- The Washington Times - Tuesday, November 2, 2004

A record number of early voters already have cast their ballots in today’s election, taking advantage of election reforms aimed at boosting voter participation, political analysts say.

Early voting was especially strong in Florida, scene of the 2000 electoral debacle that delayed final presidential results for weeks and where some Miami voters yesterday endured up to three-hour waits at polling sites.

In Leon County, where the 2000 recount battle was particularly intense, nearly 31,000 Floridians had cast absentee ballots by last week, more than three times the number of absentee ballots cast in 2000.

“We don’t have complete [early voter] numbers, so we don’t know how they voted. But what you do have is really long lines at voting places, which means we are going to have a high turnout this time,” said Curt Gans, director of the Committee for the Study of the American Electorate.

Mr. Gans is predicting that at least 58 percent of the electorate will vote this year, a significant increase from the 51 percent turnout in 2000.

Whatever the total early vote is, “it will be a very modest proportion of Tuesday night’s count,” Mr. Gans said.

Traditionally, absentee or early voting has tended to favor Republicans, and exit polling of this year’s early voters lining up at courthouses, registrar offices and other early voting places seemed to confirm this.

An ABC News poll found last week that among those who had voted, 51 percent supported President Bush versus 47 percent for Sen. John Kerry.

Thirty-two states offer some form of early voting, and an Associated Press-Ipsos poll reported last week that 11 percent of voters across the country already had cast their ballots and another 11 percent had said they also planned to vote before Election Day. The poll found that early voting was especially prevalent in the Western states, with more than half of the ballots cast in Colorado, Nevada, New Mexico and Washington.

In Washington state, officials said an estimated 60 percent to 65 percent of the entire vote was expected to be in early balloting. Oklahoma election officials said they had received 25,000 more requests for absentee ballots than they did in 2000.

There were several different ways to vote under early voting procedures, although not all of them are counted immediately or even on election night. Under absentee-with-cause voting, voters can go into a registrar’s office and cast a machine vote that tabulates it into the running total today.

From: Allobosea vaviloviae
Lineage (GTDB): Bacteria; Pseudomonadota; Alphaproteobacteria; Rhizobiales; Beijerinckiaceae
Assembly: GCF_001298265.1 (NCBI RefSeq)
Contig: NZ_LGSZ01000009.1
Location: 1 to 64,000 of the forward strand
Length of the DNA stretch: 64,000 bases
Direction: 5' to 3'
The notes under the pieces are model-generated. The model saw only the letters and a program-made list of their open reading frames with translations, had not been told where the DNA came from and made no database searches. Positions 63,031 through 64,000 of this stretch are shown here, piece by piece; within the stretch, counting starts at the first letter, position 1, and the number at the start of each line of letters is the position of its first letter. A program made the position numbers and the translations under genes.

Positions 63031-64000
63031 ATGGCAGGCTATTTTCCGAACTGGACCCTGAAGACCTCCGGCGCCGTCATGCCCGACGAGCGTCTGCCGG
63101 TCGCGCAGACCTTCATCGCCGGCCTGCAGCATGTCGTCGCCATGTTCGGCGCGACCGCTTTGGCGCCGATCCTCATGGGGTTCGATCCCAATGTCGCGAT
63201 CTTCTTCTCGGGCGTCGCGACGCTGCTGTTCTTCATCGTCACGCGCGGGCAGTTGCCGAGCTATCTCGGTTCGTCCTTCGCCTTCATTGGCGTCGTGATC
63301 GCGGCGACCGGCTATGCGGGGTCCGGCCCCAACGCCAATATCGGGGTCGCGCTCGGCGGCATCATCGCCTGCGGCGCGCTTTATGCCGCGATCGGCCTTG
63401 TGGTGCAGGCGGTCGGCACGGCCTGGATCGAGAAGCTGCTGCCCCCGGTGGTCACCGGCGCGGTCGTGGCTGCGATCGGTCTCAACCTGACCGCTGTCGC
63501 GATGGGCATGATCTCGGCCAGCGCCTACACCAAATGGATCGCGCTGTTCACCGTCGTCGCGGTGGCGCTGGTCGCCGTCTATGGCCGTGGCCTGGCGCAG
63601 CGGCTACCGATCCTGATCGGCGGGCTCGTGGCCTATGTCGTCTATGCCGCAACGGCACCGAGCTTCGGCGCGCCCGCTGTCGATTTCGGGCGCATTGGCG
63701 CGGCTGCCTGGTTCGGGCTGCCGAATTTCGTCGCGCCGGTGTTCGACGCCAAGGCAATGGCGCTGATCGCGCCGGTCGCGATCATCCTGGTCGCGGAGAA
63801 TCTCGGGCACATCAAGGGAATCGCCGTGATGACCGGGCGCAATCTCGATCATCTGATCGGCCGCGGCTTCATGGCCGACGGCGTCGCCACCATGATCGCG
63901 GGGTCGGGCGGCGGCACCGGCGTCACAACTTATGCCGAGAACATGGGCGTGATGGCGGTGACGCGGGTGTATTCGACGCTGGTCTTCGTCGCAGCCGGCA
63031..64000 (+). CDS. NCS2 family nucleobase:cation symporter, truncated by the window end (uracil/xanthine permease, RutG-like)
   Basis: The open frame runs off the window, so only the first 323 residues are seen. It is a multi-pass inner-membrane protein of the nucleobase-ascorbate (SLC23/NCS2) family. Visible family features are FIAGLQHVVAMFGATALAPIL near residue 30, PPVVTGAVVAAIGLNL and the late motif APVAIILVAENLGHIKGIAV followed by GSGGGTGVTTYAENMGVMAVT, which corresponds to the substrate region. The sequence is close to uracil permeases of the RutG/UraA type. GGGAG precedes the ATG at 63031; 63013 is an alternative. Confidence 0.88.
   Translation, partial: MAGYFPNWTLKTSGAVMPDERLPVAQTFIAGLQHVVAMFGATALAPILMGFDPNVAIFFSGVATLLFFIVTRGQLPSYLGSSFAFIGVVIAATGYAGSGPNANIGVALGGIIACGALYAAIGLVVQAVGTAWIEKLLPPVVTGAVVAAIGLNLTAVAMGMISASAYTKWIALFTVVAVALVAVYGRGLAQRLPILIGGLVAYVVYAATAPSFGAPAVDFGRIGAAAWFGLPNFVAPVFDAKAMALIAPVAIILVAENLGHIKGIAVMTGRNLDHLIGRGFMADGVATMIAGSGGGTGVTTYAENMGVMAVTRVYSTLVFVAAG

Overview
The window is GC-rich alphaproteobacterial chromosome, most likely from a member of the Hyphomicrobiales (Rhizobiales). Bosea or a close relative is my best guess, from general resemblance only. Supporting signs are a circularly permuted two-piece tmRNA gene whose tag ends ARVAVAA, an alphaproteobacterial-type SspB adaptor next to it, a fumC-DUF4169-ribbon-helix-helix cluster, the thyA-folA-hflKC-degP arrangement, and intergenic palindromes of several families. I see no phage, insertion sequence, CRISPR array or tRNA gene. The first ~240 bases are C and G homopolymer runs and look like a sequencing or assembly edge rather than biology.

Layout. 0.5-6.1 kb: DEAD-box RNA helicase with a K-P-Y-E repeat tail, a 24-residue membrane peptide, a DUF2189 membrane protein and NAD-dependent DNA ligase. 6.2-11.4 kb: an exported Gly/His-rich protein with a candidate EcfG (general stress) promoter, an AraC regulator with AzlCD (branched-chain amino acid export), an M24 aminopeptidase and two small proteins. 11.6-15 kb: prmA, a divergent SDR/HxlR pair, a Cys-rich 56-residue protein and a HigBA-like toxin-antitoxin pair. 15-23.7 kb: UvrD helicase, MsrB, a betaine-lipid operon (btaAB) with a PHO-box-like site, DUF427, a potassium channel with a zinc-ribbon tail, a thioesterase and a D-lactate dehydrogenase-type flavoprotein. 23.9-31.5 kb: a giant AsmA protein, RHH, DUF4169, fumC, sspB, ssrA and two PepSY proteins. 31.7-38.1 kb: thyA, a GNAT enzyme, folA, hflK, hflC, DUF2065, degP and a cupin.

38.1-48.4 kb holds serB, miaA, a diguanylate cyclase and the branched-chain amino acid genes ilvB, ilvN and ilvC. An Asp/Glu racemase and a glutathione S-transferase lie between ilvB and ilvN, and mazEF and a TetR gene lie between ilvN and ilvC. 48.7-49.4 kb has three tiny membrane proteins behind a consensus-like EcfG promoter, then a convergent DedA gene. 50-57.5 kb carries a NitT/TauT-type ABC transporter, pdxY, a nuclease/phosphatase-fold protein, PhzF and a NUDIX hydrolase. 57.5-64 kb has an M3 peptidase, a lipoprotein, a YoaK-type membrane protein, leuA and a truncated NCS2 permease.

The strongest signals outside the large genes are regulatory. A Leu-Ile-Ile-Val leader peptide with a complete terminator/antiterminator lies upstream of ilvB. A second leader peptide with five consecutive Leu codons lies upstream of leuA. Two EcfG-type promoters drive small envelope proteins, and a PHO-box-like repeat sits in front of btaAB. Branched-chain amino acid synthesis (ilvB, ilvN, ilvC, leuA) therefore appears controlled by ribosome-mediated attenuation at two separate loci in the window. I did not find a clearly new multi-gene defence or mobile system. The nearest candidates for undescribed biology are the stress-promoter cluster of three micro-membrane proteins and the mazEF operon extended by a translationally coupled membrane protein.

Early voting at various satellite locations in a state, such as in Florida, are counted but not reported until later. Election officials begin to count mail-in absentee ballots on election night and for several days thereafter.

Both parties have devoted a considerable part of their campaign resources to encouraging early voting and were closely tracking these voters yesterday.

“The Democrats put a lot of effort into getting blocs of people to go in and vote early and people have taken advantage of it to some degree, but Republicans also have had an aggressive effort and absentee voting in the past has leaned Republican,” said Terry Holt, spokesman for the Republican National Committee.

But Democrats disputed that assertion yesterday.

In a memo to Mr. Kerry’s campaign staff, Karen Hicks, the Democratic National Committee’s national field director, said, “More than five million Americans in the battleground states have successfully voted already in the 2004 election through early vote and vote by mail.

“Of these, we have matched 3.1 million of these early voters from the battleground states back to our voter files, so we could know who has voted in these states. Of these 3.1 million, Democrats are outperforming Republican registrants by 6.25 percent,” she said.

In North Carolina, more than 20 percent cast early votes in some precincts. Officials said 8,700 people voted last Tuesday in Mecklenburg County alone. All told, nearly 57,000 people, or 11 percent of all registered voters, had voted.

In Iowa last week, early voting was up by 10,000 more votes than the 277,000 recorded four years ago. Among those who voted in the state’s largest county, Polk, close to 34,000 of them were Democrats, 18,000 were Republicans and 14,000 were independents.

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